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There is nothing that beats just-warm brownies and a little glass of cold milk when it is snowing. The first snowfall of the season is exciting and everyone heads outdoors. By the second or third, snow starts looking like work, people get cold, and the kitchen beckons. A good way to keep family and friends busy and happy is to put them to work making brownies.
This is my adaptation for Switzerland of an old James Beard brownie recipe, which I consider one of the best. Susan Mosse in Ireland, a wonderful cook and baker, introduced me to it 30 years ago, and it wasn’t new then.
Notes: some ingredients have varying amounts as a matter of taste only. This recipe is from the bad old days of calories, sugar, fats, and it simply isn’t the same if you use substitutes, so don’t. Invite a crowd to avoid eating them all yourself if the calories worry you.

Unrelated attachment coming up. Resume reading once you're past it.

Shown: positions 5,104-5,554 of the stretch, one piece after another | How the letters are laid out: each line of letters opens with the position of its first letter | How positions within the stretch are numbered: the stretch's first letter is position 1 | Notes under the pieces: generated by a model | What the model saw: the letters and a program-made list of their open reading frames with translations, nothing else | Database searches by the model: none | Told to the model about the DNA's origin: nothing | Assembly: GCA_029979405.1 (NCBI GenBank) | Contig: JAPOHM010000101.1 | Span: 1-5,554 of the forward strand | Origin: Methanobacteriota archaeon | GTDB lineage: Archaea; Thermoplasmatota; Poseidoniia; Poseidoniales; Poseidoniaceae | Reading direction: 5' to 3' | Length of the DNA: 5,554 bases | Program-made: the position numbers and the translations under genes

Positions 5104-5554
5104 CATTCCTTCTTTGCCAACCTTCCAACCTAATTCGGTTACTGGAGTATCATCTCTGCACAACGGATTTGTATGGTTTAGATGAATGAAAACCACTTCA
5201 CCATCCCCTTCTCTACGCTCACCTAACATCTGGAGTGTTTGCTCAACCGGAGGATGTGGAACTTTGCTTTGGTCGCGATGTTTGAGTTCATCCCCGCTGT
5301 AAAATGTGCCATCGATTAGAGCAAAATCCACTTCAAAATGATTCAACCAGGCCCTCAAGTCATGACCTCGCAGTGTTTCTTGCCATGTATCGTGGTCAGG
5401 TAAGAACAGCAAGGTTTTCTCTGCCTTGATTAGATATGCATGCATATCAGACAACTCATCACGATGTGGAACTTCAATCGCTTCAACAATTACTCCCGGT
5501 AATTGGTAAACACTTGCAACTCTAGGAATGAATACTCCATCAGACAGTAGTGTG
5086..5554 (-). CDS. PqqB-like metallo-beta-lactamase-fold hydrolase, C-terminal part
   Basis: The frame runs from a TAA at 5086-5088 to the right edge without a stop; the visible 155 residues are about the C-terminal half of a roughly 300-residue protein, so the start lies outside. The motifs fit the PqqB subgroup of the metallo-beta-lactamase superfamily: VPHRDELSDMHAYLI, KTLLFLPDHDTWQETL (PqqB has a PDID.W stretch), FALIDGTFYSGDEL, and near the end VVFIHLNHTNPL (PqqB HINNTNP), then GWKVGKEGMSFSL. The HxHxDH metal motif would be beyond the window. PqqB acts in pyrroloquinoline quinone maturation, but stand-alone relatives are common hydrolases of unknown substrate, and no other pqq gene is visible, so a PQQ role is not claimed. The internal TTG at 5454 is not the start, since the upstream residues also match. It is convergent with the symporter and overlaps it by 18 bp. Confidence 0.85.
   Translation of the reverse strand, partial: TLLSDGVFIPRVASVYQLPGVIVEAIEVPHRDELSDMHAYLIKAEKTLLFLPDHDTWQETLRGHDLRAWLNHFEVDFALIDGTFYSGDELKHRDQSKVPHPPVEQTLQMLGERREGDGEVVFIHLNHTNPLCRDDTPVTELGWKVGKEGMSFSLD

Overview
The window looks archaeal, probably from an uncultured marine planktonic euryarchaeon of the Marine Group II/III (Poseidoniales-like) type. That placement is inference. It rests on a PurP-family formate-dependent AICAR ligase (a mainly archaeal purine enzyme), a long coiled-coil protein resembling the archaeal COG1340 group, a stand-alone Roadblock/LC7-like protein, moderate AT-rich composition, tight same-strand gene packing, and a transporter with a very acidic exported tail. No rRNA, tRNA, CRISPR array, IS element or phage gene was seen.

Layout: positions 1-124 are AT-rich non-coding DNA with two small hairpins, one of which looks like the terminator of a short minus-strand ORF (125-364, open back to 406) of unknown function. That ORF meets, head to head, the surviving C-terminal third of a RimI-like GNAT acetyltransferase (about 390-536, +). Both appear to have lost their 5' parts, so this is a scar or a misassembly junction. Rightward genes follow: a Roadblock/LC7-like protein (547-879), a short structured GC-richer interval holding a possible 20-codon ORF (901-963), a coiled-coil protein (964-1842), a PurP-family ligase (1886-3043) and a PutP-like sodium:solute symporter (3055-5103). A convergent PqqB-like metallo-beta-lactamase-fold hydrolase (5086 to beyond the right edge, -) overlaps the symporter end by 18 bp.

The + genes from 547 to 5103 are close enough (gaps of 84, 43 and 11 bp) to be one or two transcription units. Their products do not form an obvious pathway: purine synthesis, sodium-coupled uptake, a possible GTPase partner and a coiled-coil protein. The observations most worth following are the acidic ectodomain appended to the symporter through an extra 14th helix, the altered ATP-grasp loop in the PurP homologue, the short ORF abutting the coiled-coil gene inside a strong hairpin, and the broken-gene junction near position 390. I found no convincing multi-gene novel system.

Swiss cooking chocolate has some sugar in it, so US recipes calling for unsweetened chocolate have to be adjusted, as has been done here.
1/2 cup (115 grams) softened butter – no substitutes!
180-200 grams Swiss baking chocolate (menage)
1-1/2 cup (340 grams) granulated sugar
2 eggs, 50-60 grams
1 teaspoon vanilla
1 cup (250 ml) white flour
1/2 teaspoon salt
1-2 to 1 cup broken walnuts
Melt butter and chocolate over low heat. Remove from heat, stir well.
Stir in sugar.
Beat in eggs and vanila.
Quickly stir in flour, salt and nuts, just enough to lightly mix.
Spread into non-stick or buttered pan, 8 x 10 inches, or 9 x 12 inches (21 x 26 cm or the equivalent volume).
Bake at 180C or 170 in a fan oven, 35 minutes for the smaller pan size, 30 minutes for the larger, and five minutes less if you have a fan oven. Do not overbake!
To test for doneness: the top will not spring back like a cake when you touch it, but it should resist a bit. Use a sharp knife or baking tester stick, which should come out clean when put into the center.
IMPORTANT: Cut into squares with a lightly buttered or greased knife (I use a plastic salad knife) while still slightly warm, but let cool for two hours, to set, before eating.